14 Cornell University United States
15 Swiss Federal Institute of Technology Zurich Switzerland
15 University of Michigan United States
17 University of Toronto Canada
18 Columbia University United States
19 University of Pennsylvania United States
20 Carnegie Mellon University United States
21 University of Hong Kong Hong Kong
22 University College London United Kingdom
23 University of Washington United States
24 Duke University United States
25 Northwestern University United States
26 University of Tokyo Japan
27 Georgia Institute of Technology United States
28 Pohang University of Science and Technology Republic of Korea
29 University of California Santa Barbara United States
30 University of British Columbia Canada
30 University of North Carolina, Chapel Hill United States
32 University of California San Diego United States
33 University of Illinois – Urbana United States
34 National University of Singapore Singapore
35 McGill University Canada
36 University of Melbourne Australia
37 Peking University China
38 Washington University Saint Louis United States
39 Ecole Polytechnique France
40 University of Edinburgh United Kingdom
41 Hong Kong University of Science and Technology Hong Kong
42 Ecole Normale Superieure, Paris France
43 Australian National University Australia
43 University of Göttingen Germany
43 Karolinska Institute Sweden
43 University of Wisconsin United States
47 Rice University United States
48 École Polytechnique Federale of Lausanne Switzerland
49 University of Science and Technology of China China
49 University of California Irvine United States
51 Vanderbilt University United States
52 University of Minnesota United States
53 Tufts University United States
54 University of California Davis United States
55 Brown University United States
56 University of Massachusetts United States
57 Kyoto University Japan
58 Tsinghua University China
59 Boston University United States
60 New York University United States
61 University of Munich Germany
61 Emory University United States
63 University of Notre Dame United States
64 University of Pittsburgh United States
65 Case Western Reserve University United States
66 Ohio State University United States
67 University of Colorado United States
68 University of Bristol United Kingdom
68 University of California Santa Cruz United States
68 Yeshiva University United States
71 University of Sydney Australia
72 University of Virginia United States
73 University of Adelaide Australia
73 University of Southern California United States
75 William & Mary United States
76 Trinity College Dublin Ireland
77 King’s College London United Kingdom
78 Stony Brook University United States
79 Korea Advanced Institute of Science and Technology Republic of Korea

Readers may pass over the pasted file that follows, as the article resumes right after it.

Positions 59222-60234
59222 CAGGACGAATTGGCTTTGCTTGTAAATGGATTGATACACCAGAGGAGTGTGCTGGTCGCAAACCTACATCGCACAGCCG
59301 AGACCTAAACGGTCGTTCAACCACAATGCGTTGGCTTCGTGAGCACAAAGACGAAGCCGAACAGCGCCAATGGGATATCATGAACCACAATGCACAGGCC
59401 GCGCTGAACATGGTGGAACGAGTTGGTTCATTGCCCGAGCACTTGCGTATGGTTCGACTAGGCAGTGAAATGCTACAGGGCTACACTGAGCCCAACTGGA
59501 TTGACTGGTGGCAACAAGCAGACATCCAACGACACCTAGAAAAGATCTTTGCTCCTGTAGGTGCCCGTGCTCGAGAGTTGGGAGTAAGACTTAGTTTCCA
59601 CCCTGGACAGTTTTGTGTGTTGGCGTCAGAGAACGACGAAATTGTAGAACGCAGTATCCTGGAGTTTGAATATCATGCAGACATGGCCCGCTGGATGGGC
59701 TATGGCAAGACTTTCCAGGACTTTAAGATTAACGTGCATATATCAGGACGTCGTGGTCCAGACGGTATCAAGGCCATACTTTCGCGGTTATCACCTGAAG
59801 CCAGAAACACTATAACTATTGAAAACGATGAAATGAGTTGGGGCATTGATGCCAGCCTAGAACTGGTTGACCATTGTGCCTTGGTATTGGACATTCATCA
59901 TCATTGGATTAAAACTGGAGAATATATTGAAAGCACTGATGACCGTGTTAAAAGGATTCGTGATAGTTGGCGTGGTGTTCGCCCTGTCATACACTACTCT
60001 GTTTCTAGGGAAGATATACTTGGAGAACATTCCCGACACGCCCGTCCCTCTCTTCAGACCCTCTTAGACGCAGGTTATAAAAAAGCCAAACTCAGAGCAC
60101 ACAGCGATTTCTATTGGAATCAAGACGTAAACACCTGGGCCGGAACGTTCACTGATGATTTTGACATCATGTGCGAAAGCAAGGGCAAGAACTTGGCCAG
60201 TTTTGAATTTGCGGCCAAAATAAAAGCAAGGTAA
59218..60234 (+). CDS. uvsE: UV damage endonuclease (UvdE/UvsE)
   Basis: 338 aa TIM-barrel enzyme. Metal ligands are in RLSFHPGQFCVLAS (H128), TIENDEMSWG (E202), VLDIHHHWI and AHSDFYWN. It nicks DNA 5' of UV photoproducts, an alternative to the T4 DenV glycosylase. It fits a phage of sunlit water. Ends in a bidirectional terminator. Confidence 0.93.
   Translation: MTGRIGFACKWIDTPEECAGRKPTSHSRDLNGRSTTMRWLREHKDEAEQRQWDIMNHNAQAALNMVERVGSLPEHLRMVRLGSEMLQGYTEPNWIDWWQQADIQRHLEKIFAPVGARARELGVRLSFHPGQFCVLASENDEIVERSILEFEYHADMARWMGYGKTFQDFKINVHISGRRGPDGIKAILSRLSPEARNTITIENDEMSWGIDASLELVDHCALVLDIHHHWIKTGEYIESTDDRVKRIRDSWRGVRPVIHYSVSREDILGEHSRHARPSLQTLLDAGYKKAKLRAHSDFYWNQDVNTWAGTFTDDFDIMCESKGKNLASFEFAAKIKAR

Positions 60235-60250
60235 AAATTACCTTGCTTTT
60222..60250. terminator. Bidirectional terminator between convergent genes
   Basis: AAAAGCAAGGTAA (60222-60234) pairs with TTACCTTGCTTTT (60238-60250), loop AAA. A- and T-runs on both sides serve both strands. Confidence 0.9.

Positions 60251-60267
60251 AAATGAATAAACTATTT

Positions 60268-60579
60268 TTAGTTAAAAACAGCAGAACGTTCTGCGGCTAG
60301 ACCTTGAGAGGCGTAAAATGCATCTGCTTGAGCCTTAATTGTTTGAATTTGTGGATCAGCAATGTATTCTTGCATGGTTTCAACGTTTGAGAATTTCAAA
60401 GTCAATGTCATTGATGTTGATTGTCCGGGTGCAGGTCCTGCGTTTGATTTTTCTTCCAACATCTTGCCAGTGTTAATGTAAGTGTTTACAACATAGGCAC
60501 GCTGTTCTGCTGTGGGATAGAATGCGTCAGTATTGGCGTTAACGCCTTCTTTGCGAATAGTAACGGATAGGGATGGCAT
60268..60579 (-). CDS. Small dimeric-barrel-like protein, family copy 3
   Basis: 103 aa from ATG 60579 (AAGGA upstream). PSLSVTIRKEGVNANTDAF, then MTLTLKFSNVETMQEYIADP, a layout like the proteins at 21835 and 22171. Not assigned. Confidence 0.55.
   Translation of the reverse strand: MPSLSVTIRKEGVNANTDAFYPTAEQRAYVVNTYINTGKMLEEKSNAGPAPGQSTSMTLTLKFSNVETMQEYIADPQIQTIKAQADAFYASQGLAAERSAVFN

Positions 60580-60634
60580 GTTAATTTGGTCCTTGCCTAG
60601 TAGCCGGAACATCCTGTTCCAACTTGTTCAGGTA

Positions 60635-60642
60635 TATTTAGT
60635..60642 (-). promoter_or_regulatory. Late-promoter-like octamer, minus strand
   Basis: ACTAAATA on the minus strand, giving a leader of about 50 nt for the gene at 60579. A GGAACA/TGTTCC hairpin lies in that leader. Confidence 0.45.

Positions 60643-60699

79 University of Sussex United Kingdom
81 University of Queensland Australia Australia
81 University of York United Kingdom
83 Ruprecht Karl University of Heidelberg Germany
83 University of Utah United States
85 Durham University United Kingdom
86 London School of Economics and Political Science United Kingdom
87 University of Manchester United Kingdom
88 Royal Holloway, University of London United Kingdom
89 Lund University Sweden
90 University of Zurich Switzerland
90 University of Southampton United Kingdom
90 Wake Forest University United States
93 McMaster University Canada
94 University College Dublin Ireland
95 University of Basel Switzerland
95 George Washington University United States
95 University of Arizona United States
98 University of Maryland College Park United States
99 Dartmouth College United States
100 ENS de Lyon France
101 Technical University of Munich Germany
102 University of Helsinki Finland
103 University of St. Andrews United Kingdom
104 Rensselaer Polytechnic Institute United States
105 Rutgers the State University of New Jersey United States
106 Purdue University United States
107 University of Cape Town South Africa
107 National Tsing Hua University Taiwan
109 Seoul National University Republic of Korea
109 Pennsylvania State University United States
111 Hong Kong Baptist University Hong Kong
112 Tokyo Institute of Technology Japan
112 Bilkent University Turkey
114 Eindhoven University of Technology Netherlands
115 National Taiwan University Taiwan
115 University of Hawaii United States
117 University of California Riverside United States
118 University of Geneva Switzerland
119 Catholic University of Leuven Belgium
120 Nanjing University China
120 Queen Mary, University of London United Kingdom
122 Technical University of Denmark Denmark
122 Michigan State University United States
124 Ghent University Belgium
124 Leiden University Netherlands
124 Lancaster University United Kingdom
127 University of Alberta Canada
128 University of Glasgow United Kingdom
129 Stockholm University Sweden
130 University of Victoria Canada
130 Osaka University Japan
132 University of Freiburg Germany
132 Tohoku University Japan
132 University of Iowa United States
135 University of Bergen Norway
136 University of Lausanne Switzerland
137 University of Sheffield United Kingdom
138 University of Montreal Canada
139 VU University Amsterdam Netherlands
140 Pierre and Marie Curie University France
140 University of Dundee United Kingdom
142 University of Barcelona Spain
143 Utrecht University Netherlands
144 Wageningen University and Research Center Netherlands
145 University of Auckland New Zealand
145 University of Birmingham United Kingdom